Money Doesn’t Come Without Guidance ...
Your home is usually exempt from tax. But if you have an investment property there may be implications for income tax, capital gains tax and goods and services tax (GST).
Depreciation is the reduction of the value of a property due to usage over time. Of all the tax deductions, property depreciation is most often missed because it is a non-cash deduction and the investor does not need to spend money to claim it. Maximum of property investors are failing to take advantage of property depreciation and are missing out on thousands of dollars in savings. So if you can claim a deduction for the decline in value of certain depreciating assets that you acquired as part of the purchase of your property, ATO will allow you to account for this for every year.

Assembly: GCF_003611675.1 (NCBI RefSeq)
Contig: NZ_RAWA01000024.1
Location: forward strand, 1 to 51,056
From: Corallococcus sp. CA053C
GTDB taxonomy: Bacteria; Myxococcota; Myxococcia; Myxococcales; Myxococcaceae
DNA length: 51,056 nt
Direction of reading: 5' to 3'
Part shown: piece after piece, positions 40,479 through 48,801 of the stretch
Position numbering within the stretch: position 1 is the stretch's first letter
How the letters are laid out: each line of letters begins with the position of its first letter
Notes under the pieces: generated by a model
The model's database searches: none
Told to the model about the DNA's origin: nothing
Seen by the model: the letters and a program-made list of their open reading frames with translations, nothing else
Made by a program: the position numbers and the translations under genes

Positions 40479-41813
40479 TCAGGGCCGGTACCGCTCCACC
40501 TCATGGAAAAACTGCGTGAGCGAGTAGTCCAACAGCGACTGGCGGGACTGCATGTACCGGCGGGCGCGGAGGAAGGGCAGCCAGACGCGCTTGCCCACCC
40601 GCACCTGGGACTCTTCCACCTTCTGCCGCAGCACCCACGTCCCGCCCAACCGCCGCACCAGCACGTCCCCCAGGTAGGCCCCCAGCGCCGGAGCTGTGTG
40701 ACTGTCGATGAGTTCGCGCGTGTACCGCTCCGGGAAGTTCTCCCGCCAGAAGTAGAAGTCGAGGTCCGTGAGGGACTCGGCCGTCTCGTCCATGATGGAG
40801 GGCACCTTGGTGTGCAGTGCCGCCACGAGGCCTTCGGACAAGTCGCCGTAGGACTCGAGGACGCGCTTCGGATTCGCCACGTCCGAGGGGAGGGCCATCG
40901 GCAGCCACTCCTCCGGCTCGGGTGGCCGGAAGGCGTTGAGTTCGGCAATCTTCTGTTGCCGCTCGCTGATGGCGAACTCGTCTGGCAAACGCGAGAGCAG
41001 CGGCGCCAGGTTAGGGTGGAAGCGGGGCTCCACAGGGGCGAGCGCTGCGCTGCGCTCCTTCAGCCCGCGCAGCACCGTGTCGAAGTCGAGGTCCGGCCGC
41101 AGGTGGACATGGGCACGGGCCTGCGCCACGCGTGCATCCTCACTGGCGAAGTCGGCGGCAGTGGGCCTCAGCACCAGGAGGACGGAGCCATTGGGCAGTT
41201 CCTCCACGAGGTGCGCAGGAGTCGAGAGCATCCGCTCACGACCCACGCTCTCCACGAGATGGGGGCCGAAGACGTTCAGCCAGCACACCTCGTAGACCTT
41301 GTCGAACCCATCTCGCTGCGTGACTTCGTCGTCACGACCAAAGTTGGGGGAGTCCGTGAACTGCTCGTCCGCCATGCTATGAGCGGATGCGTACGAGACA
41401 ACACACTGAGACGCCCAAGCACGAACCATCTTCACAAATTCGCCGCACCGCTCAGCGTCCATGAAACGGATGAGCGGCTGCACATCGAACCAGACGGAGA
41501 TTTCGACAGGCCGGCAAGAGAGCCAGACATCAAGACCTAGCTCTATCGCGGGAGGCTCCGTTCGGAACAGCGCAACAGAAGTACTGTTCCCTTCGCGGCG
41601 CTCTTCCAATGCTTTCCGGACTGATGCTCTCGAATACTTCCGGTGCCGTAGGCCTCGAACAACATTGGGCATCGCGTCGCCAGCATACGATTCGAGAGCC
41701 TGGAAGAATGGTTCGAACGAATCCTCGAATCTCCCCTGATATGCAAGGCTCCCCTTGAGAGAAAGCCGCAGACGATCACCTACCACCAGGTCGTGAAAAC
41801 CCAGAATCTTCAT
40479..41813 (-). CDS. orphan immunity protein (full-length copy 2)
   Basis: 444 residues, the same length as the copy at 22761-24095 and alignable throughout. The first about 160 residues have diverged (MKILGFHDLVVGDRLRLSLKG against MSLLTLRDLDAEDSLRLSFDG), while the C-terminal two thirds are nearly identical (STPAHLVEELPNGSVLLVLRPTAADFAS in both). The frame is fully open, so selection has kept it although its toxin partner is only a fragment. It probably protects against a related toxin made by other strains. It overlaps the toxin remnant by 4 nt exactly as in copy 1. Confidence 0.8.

There are two main types of depreciation you can claim in your tax return for your investment property:
Construction costs are classified as ‘Capital Works Deductions’ and the ATO wants you to reduce your cost base by the amount of any of these ‘Capital Works Deductions’ you have made. So you have to reduce the properties cost base by the amount of depreciation you have claimed.
Under this depreciation the deduction can be calculated using 2 methods:
Prime Cost Method
Under the prime cost method, you work out the deduction for a depreciating asset by allocating the cost of the asset uniformly over its effective life. This will lead to an equal deduction in each year. The deduction for the decline in value is based on the cost of the asset.
Deduction = Fit-out Cost x (100% / Asset's Effective Life) An asset’s effective life is how long it can be used for by the property for a taxable purpose.
Diminishing Value Method
This method will produce a progressively smaller decline over time, and lead to higher depreciation claims in earlier years than the prime cost method.
Deduction = Base value x (days held / 365) x (200% / asset’s effective life)
The base value is the fit-out value at the beginning of the year. So the base value will change each year due to adjustments to account for last year’s depreciation.